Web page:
For the last five days, I have been luxuriating in the glory of vh1's 100 Greatest Hard Rock Songs.
Yes, I love those stupid compilation shows. I can't help it. My people are a simple people.
But this one is great, because in addition to showing clips and talking about where the bands are now, they also interview people who really know what they're talking about. If the guys from Judas Priest say that somebody is a hell of a rocker ... well, who am I to disagree?
I've had two favorite moments in this five-hour odyssey of awesome. The first was Iggy Pop saying that in the beginning of The Stooges, if he was nervous before a show, he'd think he needed 20 white Russians to calm down. Now, if he's nervous before a show, he thinks he needs to do Tai Chi.
The other great moment was realizing that Ronnie James Dio, he of Rainbow, Black Sabbath and Dio, the guy whose very visage creeps me out and always makes me think he's going to show up in a black cloak, croaking, "I've come to collect the children" ... that guy?He's only 5'4"!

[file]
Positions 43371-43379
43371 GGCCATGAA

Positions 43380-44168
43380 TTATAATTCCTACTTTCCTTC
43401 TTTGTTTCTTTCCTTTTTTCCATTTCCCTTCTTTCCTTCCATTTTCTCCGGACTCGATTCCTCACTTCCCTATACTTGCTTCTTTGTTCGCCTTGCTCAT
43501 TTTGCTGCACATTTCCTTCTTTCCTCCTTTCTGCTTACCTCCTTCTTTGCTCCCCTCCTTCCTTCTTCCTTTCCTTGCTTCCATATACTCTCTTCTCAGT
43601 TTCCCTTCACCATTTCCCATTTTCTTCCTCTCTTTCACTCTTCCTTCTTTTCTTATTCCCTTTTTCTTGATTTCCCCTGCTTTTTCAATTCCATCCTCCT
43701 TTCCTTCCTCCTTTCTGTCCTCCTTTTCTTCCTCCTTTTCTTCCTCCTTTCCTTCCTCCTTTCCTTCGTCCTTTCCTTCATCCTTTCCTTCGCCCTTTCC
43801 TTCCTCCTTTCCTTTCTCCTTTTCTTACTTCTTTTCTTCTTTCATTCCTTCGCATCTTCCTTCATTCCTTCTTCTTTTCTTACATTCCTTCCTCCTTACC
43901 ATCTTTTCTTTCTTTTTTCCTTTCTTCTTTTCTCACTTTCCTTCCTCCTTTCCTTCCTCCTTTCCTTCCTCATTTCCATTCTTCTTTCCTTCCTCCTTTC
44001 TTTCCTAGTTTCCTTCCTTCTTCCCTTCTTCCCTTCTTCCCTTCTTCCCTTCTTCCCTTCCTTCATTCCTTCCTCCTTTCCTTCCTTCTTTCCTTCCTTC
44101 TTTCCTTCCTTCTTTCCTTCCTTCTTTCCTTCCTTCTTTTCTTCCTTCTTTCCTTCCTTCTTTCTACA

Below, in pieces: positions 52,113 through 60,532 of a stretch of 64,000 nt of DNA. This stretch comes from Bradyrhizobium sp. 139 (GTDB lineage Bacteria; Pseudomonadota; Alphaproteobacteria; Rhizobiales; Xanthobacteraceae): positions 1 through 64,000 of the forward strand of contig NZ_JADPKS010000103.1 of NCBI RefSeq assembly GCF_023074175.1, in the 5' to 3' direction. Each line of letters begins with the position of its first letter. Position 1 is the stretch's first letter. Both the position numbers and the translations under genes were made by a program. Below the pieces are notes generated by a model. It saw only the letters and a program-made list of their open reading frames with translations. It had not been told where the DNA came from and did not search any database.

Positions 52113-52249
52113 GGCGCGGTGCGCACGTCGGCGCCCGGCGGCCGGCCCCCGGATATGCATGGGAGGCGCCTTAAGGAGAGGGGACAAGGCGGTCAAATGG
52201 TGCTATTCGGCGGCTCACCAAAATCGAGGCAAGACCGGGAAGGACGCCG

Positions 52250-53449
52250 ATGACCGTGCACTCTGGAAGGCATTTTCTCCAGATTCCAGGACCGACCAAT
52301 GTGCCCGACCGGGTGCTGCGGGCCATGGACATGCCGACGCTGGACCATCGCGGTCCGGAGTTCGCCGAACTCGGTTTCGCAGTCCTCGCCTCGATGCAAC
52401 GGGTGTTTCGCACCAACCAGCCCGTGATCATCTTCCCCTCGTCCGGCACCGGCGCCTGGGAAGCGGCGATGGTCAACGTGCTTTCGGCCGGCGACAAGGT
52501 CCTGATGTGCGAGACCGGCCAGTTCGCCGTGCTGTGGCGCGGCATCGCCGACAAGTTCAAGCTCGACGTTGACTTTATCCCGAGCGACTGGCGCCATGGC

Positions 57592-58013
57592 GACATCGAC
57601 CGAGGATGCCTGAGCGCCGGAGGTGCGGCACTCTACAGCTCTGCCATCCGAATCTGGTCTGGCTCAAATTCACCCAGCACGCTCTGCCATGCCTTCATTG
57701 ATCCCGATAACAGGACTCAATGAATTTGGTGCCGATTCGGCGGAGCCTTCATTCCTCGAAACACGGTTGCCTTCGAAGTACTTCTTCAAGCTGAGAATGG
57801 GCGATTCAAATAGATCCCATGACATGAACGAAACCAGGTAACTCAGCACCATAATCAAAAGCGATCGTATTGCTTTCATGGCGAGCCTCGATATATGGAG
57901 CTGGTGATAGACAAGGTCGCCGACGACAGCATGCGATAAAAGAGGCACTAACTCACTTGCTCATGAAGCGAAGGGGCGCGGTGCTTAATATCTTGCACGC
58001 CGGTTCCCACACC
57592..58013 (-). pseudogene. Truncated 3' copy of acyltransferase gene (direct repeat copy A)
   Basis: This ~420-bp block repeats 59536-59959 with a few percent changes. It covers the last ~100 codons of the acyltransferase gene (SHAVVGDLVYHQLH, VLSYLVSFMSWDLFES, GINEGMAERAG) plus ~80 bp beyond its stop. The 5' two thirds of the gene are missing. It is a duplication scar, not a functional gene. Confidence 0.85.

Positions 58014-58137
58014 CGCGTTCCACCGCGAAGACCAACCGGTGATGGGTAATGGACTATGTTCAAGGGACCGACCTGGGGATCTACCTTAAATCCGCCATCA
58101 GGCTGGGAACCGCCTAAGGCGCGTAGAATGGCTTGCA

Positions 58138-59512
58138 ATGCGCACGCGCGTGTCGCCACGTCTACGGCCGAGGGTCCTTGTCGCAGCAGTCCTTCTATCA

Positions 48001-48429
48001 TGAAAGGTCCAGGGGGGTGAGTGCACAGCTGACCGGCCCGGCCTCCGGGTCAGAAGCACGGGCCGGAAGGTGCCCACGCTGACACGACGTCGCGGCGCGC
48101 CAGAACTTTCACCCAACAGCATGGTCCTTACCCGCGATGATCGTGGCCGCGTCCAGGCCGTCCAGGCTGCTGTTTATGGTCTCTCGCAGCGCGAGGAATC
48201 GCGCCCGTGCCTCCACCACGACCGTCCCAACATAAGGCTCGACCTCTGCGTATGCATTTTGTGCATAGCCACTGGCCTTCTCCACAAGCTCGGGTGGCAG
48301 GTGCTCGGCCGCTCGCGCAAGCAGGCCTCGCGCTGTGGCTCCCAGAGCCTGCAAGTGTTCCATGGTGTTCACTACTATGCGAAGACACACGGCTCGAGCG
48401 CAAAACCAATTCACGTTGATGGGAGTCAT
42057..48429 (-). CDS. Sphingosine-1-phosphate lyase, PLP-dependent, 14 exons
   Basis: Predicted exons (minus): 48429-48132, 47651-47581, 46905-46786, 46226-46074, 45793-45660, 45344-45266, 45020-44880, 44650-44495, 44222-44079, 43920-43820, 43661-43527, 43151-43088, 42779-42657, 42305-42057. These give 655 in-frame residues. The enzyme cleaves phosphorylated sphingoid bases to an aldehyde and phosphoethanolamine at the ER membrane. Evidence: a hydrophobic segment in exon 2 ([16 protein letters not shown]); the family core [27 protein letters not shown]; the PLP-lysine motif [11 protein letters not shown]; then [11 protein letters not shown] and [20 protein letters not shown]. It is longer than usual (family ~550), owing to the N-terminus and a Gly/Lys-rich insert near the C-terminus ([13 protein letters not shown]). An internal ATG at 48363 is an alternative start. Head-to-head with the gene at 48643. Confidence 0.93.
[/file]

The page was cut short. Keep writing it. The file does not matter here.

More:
Or, as Chris Jericho described him, he's got the voice of a rock god coming out of the body of Carla from Cheers.
The problem with the 100 Greatest Hard Rock Songs is that while I've enjoyed it so much that I've watched each episode multiple times ... I can't help but think about how much fun Mr. Wonderful and I would have had watching it together.
We would have laughed and debated the choices and enjoyed all the random, useless trivia.
It's just a continuation of a little voice whispering in my ear last week. I wondered how he spent the holidays. I wondered what Santa brought for The Ladybug. I wondered if they wonder about me at all.
I miss them. And I'm sad.
And watching and rewatching shows about slick guitar riffs and tight pants brings me both joy and pain.
One of my sweet friends gave me a Louise Hay day-by-day calendar. Today's entry is "The past is over and done. I release it with love - blessing every person, place, and experience. I welcome the new."
Which is lovely. But my first impulse when I read it this morning was, "Dammit. Not today." Because while I know it's good and right in theory? In practice? It's difficult. Because releasing the past leaves me even more alone.
I know it also makes me more agile and able to move forward. I'm trying.